“For me, sustainability is a mindset,” she explains. “Once you’ve started questioning things and opened your eyes, it will naturally infiltrate into every single thing you do. It’s quite basic: just ask yourself, ‘Do you need it? What do you need it for? Is there a better way to buy this thing that I really want?’” What advice does she have for women who are trying to build a more considered wardrobe? “Number one: don’t buy so much, and buy the things that you really know you’ll love and wear and wear,” she says without missing a beat. “Number two: you can buy vintage. And number three: try and buy more sustainably, so if you can find brands that are doing it better, you should buy from them. And make sure you buy quality, so that if you do fall out of love with it, then you can resell it.”

Sustainability is a mindset. Once you’ve started questioning things and opened your eyes, it will naturally infiltrate into every single thing you do. Just ask yourself, ‘Do you need it? What do you need it for? Is there a better way to buy this thing I really want?’

She’s never lost sight of the fact that getting dressed is supposed to be fun and that, first and foremost, women want clothes that they can get excited about because of how fantastic they feel when they wear them. “Watching Vicky put those clothes on today and loving them, that brings me more happiness than any fashion show. She loves them all and she wants to wear them, and she didn’t do that because they were sustainable, she did it because she has to go out to the world and look good, that’s her job,” says Powney. “That proves you can still make fashion and make it sustainably, and hardcore fashion fans need to know that’s an option.”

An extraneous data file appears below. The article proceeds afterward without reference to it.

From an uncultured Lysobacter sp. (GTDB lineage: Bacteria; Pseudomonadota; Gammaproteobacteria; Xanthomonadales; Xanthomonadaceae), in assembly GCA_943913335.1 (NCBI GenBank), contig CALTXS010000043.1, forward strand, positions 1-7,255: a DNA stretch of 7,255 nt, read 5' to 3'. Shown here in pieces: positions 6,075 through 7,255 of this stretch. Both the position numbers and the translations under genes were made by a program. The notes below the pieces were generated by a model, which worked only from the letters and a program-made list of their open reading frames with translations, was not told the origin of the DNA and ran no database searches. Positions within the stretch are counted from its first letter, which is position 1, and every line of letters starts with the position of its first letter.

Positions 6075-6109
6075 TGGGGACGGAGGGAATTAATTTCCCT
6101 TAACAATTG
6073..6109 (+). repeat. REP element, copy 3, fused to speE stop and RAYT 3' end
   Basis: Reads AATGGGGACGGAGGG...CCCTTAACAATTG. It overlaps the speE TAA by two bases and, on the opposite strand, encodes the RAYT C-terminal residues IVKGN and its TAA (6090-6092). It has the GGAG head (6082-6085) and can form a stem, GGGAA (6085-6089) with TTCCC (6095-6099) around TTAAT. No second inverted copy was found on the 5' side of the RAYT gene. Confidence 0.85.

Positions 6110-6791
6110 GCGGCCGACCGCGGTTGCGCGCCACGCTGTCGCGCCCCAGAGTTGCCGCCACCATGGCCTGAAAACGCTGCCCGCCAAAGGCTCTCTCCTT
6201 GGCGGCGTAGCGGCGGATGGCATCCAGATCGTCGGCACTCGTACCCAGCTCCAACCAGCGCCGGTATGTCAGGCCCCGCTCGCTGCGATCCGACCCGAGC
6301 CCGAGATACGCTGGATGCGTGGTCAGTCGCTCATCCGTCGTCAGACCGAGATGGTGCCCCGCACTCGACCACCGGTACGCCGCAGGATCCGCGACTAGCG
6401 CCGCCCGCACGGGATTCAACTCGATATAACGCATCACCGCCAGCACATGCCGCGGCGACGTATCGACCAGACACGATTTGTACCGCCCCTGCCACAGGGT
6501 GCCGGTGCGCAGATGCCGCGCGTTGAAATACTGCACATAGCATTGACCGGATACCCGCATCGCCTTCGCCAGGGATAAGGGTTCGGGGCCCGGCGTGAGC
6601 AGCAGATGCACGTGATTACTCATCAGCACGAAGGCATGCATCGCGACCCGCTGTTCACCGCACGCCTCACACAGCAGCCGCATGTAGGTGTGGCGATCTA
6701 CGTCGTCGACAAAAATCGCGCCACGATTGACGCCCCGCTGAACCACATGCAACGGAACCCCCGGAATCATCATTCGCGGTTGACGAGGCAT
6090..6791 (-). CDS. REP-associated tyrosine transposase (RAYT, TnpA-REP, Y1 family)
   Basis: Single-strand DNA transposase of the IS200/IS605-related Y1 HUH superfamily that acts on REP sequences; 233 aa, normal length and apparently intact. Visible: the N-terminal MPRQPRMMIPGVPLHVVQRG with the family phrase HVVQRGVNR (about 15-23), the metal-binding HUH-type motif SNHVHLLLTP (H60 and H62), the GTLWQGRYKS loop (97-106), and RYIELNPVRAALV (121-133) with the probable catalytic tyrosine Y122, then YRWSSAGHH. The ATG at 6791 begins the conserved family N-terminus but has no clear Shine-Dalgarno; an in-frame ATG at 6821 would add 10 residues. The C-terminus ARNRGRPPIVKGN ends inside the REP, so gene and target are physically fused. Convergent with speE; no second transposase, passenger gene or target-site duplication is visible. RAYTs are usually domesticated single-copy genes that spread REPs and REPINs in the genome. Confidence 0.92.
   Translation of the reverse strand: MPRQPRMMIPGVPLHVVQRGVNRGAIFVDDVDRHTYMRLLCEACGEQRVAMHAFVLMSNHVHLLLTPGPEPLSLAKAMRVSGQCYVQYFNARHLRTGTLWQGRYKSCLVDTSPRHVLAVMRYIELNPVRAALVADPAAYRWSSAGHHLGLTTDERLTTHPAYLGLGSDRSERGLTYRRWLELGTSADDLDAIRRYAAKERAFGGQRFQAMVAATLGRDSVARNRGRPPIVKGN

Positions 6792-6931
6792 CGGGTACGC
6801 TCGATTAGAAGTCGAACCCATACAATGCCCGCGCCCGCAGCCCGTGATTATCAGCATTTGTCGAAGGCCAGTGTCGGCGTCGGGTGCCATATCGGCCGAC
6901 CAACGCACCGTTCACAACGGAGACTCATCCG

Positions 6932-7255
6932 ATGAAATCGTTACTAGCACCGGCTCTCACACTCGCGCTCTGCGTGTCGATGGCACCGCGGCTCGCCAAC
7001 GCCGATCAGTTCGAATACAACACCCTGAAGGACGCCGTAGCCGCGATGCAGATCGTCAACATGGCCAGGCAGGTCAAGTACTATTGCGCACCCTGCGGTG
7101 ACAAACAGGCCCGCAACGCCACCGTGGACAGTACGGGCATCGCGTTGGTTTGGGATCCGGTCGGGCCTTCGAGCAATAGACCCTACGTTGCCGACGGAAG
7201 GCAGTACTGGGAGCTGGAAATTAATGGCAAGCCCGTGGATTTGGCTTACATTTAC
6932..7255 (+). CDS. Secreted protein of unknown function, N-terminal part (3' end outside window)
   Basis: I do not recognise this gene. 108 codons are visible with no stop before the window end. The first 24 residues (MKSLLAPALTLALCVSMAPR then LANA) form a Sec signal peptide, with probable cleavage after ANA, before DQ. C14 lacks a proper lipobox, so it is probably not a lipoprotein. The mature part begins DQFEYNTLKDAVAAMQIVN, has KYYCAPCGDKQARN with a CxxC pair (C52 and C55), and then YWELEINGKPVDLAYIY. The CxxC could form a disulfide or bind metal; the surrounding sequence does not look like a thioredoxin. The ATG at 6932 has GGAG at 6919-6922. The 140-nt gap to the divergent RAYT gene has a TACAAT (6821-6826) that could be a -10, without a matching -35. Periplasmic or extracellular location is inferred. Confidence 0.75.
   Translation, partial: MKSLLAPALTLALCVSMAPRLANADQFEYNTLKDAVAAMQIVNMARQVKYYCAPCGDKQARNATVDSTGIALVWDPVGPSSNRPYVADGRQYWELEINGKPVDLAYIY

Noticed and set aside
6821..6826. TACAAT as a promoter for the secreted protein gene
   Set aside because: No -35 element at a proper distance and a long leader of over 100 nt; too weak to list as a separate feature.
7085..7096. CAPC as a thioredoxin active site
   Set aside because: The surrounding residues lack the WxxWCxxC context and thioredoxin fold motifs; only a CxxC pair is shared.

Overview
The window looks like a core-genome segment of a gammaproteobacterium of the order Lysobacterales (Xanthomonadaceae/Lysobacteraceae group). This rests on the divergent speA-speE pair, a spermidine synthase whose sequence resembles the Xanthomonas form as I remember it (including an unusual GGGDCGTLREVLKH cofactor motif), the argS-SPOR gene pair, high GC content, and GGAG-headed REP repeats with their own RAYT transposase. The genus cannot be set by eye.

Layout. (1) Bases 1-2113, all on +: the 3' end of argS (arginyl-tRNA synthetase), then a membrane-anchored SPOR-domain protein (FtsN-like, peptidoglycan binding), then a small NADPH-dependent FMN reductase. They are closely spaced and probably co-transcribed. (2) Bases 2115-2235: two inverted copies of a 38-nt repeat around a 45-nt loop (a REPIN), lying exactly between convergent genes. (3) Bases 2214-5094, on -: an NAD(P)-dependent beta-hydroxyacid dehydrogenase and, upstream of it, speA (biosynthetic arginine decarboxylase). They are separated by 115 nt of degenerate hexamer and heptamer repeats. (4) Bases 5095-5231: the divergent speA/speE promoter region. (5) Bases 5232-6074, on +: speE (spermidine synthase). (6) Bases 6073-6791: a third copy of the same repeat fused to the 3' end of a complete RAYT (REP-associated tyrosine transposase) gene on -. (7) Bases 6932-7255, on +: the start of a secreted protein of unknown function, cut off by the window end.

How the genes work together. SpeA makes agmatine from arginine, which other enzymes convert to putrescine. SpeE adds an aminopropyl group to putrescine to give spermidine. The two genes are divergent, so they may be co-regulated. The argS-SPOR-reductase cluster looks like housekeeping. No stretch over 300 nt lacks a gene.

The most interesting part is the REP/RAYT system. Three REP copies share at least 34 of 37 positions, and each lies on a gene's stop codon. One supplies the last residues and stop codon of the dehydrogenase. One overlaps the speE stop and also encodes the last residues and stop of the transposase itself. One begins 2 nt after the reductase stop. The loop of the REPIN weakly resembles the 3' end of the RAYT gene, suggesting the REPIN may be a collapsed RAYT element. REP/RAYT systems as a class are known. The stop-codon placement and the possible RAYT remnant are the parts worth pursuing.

Amy Powney (left) wears shirt Mother of Pearl; pants Alexander McQueen; mules Malone Souliers. Vicky McClure (right) wears dress Mother of Pearl; mules Jimmy Choo

The people featured in this story are not associated with NET-A-PORTER and do not endorse it or the products shown.